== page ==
BATON ROUGE, La. (BRPROUD) — The start of football season brings a renewed conversation about concussions. A health professional explains what to look for and how to protect against them.
Ochsner Baton Rouge Primary Care Sports Medicine Physician, Sean Bradley, said he will see more concussions during the football season.
“It’s more common in soccer, cheerleading, and sports like that. However, football is definitely the most common sport that we see it in and very common to see it on a Friday night,” said Bradley.
Bradley emphasized now is the time for parents and coaches to be on high alert. He said first the mechanism must be identified.
“First look at the mechanism. Was it a head-to-head blow, helmet-to-helmet, helmet-to-ground,” asked Bradley.
Bradley also said once the mechanism is identified look for symptoms.
“That can be anything from a loss of consciousness, nausea, vomiting, any sort of neck pain associated with that,” said Bradley.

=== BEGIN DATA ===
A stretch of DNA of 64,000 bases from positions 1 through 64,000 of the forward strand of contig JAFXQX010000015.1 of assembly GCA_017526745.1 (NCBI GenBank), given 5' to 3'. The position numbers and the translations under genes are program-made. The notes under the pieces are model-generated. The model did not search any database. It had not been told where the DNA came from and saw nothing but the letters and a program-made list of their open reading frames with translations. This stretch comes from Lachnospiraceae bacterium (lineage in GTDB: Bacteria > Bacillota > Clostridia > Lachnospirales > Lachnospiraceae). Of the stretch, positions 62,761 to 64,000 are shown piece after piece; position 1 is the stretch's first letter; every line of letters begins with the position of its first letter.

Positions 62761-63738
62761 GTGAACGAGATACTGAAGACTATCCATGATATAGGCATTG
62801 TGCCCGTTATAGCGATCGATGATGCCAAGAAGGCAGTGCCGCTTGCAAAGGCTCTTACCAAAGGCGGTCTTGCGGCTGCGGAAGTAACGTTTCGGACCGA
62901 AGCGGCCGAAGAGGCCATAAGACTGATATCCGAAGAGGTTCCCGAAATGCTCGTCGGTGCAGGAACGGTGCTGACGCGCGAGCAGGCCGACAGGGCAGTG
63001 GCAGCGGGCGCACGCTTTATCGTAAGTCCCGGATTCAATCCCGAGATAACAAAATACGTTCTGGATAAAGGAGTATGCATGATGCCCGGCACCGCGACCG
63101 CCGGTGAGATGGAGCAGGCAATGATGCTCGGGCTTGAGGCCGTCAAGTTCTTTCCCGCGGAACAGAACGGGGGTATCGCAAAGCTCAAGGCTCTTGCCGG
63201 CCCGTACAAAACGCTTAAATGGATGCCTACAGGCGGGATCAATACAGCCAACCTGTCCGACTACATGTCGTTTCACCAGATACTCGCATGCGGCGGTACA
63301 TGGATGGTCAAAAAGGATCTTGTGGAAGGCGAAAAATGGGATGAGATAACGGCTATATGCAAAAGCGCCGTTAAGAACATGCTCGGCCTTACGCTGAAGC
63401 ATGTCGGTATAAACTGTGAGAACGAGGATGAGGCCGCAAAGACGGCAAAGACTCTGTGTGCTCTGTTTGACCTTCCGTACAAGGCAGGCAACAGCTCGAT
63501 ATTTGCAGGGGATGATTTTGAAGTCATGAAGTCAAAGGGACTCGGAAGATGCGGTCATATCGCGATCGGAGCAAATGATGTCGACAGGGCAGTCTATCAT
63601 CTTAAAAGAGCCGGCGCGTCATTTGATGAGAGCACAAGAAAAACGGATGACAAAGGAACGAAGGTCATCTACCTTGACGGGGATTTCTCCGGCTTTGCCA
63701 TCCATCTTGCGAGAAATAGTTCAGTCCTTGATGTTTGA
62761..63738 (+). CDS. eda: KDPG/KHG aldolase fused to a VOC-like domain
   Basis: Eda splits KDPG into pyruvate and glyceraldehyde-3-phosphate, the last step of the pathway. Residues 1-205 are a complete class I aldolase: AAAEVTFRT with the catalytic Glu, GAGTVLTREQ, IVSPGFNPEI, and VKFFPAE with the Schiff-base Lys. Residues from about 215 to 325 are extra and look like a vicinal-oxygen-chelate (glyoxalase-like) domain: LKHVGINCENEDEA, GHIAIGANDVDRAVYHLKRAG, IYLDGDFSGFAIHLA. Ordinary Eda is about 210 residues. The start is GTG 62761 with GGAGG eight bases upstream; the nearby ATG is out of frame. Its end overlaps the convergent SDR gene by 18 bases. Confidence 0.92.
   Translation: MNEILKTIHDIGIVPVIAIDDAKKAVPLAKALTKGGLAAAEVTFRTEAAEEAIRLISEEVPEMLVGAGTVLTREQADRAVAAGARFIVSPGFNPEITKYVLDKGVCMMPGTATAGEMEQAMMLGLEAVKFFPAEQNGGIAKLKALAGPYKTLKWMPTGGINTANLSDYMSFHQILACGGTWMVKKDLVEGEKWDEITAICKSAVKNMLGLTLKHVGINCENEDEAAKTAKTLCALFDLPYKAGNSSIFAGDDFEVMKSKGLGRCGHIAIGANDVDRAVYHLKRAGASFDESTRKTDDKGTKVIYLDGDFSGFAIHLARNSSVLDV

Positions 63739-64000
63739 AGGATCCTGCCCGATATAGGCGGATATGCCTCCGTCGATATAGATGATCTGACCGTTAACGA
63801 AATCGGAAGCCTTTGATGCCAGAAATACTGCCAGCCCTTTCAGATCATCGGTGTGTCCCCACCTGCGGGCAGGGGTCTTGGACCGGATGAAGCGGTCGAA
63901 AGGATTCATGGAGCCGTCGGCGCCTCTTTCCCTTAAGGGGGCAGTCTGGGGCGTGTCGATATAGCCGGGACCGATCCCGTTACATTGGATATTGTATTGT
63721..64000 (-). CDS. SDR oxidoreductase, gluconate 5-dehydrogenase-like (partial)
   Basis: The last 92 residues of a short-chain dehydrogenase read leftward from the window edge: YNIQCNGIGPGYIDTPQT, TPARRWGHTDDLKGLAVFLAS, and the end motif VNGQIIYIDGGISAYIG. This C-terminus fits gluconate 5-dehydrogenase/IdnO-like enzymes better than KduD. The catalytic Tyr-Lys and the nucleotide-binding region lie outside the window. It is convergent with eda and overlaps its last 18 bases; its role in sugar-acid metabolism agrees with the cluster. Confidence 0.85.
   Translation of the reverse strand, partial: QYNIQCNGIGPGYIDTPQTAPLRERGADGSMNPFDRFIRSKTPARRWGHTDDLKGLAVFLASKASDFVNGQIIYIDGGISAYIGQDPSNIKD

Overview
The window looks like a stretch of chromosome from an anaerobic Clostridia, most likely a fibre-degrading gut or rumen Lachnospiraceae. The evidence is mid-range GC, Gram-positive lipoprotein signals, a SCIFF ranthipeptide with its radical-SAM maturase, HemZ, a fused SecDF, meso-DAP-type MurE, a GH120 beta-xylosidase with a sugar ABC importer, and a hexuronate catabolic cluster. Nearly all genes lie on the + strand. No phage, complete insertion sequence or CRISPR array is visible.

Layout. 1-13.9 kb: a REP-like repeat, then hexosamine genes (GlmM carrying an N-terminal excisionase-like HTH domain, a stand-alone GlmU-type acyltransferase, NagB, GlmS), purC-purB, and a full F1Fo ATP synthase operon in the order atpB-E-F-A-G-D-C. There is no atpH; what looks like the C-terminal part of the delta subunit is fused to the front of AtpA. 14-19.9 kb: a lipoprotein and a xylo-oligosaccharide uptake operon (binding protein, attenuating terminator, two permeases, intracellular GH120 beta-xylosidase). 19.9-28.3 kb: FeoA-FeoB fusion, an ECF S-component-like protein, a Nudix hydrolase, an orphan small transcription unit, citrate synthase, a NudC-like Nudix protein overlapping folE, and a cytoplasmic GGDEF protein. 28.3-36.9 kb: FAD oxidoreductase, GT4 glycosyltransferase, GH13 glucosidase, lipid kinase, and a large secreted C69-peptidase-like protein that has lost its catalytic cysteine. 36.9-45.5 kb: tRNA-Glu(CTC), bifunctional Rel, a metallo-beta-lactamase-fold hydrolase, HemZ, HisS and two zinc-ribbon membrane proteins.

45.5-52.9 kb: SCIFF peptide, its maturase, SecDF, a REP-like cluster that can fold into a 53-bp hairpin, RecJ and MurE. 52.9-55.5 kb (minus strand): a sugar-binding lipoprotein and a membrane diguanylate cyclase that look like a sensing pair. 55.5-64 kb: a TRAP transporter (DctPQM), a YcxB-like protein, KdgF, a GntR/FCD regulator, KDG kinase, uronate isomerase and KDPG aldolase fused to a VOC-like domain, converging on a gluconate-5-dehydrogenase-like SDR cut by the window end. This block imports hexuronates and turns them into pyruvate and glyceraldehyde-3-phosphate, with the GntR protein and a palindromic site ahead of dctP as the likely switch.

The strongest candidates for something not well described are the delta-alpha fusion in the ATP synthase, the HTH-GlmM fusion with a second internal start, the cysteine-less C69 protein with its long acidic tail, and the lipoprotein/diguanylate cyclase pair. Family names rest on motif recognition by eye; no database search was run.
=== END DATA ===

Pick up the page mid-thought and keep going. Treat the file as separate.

Other symptoms include loss of balance, feeling dazed, headache and much more. In the meantime, the NFL and college teams have implemented strategies to prevent head injuries.
“Culture, tackling technique and you’ll see this in the NFL if you watch any of the hard knocks or preseason, you’re going to see athletes wearing what they’re called guardian caps. If you watch LSU this summer and watch their practice, there will be selective players wearing their guardian caps as well, which I think will gain more and more steam over time,” said Bradley.
In addition, Ochsner provides training to local high school coaches. The hospital has teamed up with the Louisiana High School Athletic Association.
Summer training courses are also available to coaches.
“We are lucky enough with Ochsner to have athletic trainers at all of our high schools that we take care of. We really rely heavily on our athletic trainers on the field and hinge on them to be our guidance as well,” said Bradley.
He also said trainers can also conduct concussion tests on the sidelines and it’s helpful if players speak up.
“There are going to be concussions this year, there are going to be head injuries and I think if we can be as safe as possible and have an open dialogue with our student-athletes, I think we can get them back to sport and back to loving what they do as soon as we can,” said Bradley.